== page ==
When trying to find food that is safe to eat in the wilderness, it is very important to be knowledgeable in order to avoid plants that can cause serious illness and even death. There are many plants that can be located in the wild that provide nutrition. Continue reading for 5 tips on determining which plants are safe to eat in the wilderness.
The first thing you want to do when evaluating the edibility of a plant is to take a look at the plant. Some things to look for that usually indicate that a plant is poisonous:
● Shiny leaves
● Milky sap
● Groups of three leaves
● Thorns or hairs
● Spikes or spines
● A strong unpleasant smell
● Bitter taste
● Yellow or red berries
2. Avoid All Mushrooms
Mushrooms are extremely hard to differentiate, and there are numerous mushrooms that cause illness and even death within a couple of hours. It is always wise to avoid all mushrooms in the wild at all costs, even if you believe you have found a type that’s not poisonous. It is always better to be safe rather than sorry.
3. Conduct Tests
There are a number of ways that you can test plants for edibility:
-Rub the plant on your skin hold it there for about 15 minutes. This is called a contact test. If you do not experience symptoms in 8 hours, you may move on to conduct further testing.
-Place the plant on your tongue and hold it for a few minutes. If you experience tingling, burning, or swelling of your lips or tongue, do not continue. If you do not experience these symptoms, continue.
-he next test is to chew the plant for about 10 to 15 minutes. If you still do not experience any symptoms, continue testing and swallow the plant.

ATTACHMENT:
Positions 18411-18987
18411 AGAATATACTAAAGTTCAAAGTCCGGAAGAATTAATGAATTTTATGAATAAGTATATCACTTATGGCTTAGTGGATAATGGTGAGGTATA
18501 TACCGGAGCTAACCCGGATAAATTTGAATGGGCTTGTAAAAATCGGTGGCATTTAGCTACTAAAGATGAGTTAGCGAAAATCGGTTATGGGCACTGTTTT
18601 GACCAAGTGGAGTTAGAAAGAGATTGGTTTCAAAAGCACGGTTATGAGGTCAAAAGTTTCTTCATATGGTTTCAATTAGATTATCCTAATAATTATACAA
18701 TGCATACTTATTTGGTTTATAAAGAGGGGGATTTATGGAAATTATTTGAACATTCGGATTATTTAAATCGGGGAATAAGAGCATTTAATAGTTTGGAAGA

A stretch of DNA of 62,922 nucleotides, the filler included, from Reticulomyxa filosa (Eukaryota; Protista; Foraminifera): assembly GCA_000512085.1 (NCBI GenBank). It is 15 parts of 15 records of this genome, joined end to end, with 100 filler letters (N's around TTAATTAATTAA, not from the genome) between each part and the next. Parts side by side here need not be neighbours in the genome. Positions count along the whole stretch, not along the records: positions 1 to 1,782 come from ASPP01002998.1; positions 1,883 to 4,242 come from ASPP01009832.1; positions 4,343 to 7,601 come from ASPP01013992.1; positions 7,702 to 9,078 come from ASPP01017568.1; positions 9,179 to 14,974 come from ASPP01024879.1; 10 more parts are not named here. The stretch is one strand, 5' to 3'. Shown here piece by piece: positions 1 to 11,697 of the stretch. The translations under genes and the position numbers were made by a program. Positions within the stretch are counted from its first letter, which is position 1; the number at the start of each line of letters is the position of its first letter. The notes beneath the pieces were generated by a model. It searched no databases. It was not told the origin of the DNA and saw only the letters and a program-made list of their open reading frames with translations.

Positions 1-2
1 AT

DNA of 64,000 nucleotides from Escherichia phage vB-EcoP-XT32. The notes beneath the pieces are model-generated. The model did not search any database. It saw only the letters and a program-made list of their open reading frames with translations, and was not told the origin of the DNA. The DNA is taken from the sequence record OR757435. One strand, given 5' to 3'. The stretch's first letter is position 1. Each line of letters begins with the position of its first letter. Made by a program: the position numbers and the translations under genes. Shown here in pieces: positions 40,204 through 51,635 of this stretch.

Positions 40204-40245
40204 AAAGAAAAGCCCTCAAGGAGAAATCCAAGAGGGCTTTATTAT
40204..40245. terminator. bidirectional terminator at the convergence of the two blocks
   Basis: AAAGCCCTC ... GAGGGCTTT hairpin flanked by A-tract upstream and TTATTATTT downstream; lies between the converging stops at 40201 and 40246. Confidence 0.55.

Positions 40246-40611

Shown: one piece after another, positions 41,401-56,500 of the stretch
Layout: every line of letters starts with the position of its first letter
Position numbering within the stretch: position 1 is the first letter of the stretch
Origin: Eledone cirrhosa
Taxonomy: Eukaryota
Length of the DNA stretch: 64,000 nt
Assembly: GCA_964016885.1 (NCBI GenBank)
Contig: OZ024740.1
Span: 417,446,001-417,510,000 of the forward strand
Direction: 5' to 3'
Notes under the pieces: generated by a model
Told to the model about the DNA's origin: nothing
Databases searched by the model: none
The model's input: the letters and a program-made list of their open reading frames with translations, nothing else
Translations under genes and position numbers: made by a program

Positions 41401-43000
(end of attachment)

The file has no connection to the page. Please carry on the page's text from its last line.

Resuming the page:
-Wait a minimum of 8 hours before eating any more of the plant. If you don’t have symptoms in these 8 hours, it is safe to consume this plant.
4. Plants Similar In Appearance
Once you have found a plant that is safe for consumption, be sure to closely examine it and remember exactly what it looks like. Many plants have look-alikes that are extremely poisonous. Be sure to save a small part of the plant to carry around with you to use and compare to other plants while scavenging.
5. Other Options
While the fact that you have turned to scavenging for plants may mean you are out of options for things to eat, continue to look for other things such as fish or eggs. Relying only on plants is extremely risky, even for the professional outdoorsman. This is another of those cases where those outdoor survival do you a disservice. Those guys might be finding edible plants, but chances are that someone who’s an expert is right there to verify.
Keeping these five tips in mind, you will be able to recognize which plants may or may not be edible. Remember: relying on plants in the wild is a very risky act and must be done with caution.